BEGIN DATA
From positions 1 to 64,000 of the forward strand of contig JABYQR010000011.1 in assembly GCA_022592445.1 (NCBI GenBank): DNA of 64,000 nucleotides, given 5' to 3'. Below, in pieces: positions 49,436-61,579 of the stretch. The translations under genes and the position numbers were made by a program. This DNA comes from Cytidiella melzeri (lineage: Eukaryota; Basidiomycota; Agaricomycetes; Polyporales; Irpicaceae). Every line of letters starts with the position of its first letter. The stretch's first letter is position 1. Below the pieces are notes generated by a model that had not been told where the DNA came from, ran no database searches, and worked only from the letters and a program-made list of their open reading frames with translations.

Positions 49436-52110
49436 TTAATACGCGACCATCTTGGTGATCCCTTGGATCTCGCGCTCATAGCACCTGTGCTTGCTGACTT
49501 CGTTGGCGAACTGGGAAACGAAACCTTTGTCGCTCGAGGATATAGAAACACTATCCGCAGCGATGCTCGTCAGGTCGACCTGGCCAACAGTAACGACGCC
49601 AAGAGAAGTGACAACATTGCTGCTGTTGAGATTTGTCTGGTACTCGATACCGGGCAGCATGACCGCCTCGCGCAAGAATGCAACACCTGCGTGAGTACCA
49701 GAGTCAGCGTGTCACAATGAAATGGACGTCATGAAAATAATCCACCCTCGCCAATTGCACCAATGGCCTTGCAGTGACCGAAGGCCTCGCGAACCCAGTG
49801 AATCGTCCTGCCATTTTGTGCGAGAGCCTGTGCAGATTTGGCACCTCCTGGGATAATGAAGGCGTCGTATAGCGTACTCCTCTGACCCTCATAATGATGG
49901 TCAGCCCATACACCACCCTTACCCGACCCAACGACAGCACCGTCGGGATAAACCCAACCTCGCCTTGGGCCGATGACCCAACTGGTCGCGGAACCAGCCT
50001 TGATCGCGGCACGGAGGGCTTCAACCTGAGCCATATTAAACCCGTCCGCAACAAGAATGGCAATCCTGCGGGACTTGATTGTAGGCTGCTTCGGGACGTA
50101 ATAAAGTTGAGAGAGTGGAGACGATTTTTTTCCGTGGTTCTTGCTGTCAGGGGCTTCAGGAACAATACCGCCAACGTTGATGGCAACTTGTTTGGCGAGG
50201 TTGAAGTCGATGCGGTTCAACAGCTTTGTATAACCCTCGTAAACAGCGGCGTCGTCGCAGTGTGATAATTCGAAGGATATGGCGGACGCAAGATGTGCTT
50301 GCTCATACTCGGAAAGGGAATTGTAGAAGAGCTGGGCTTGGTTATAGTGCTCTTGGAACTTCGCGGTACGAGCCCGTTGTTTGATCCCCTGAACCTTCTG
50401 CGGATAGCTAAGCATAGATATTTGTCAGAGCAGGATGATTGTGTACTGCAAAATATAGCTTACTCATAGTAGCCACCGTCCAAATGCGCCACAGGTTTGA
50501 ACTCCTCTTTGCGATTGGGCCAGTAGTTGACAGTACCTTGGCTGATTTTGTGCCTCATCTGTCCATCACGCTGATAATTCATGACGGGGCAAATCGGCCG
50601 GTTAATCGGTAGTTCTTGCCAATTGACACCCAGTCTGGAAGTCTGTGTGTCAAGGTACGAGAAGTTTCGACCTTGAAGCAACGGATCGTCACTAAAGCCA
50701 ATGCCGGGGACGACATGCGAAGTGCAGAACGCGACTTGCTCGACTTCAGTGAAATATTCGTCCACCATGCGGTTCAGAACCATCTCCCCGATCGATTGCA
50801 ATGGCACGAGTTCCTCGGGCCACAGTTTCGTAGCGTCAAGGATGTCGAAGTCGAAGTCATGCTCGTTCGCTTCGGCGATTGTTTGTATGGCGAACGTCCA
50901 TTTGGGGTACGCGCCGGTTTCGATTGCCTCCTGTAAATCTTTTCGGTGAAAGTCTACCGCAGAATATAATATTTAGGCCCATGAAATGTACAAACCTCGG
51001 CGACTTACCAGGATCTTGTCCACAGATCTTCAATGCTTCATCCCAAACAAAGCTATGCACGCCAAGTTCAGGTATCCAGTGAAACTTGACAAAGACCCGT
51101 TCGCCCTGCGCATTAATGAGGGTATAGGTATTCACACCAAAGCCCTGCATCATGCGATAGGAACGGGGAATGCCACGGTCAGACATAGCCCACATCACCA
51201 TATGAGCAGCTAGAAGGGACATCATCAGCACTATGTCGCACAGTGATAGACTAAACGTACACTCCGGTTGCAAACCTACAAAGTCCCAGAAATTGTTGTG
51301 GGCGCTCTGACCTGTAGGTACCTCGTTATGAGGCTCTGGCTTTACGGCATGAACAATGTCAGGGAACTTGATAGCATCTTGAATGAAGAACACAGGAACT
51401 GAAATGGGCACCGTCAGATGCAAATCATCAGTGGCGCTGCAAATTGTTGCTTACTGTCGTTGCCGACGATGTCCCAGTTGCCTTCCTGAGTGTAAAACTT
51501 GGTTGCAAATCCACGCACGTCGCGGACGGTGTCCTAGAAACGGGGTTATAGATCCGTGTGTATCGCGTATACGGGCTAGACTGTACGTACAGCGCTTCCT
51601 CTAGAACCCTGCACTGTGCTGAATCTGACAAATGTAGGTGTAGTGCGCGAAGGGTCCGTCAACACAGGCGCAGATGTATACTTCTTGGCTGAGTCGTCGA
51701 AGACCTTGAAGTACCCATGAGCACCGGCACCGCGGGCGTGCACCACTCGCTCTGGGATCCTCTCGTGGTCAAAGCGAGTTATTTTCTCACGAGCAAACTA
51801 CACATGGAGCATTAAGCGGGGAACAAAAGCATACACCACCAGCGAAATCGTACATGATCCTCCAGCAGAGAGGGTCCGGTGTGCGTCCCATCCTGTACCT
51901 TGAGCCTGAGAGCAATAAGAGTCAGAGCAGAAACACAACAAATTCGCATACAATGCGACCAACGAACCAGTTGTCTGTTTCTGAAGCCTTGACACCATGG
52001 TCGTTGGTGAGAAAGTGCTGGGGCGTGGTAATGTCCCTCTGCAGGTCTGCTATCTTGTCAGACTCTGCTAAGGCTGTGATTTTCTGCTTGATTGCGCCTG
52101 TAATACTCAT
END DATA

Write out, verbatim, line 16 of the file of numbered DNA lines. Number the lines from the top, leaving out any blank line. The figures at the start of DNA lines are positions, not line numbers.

50701 ATGCCGGGGACGACATGCGAAGTGCAGAACGCGACTTGCTCGACTTCAGTGAAATATTCGTCCACCATGCGGTTCAGAACCATCTCCCCGATCGATTGCA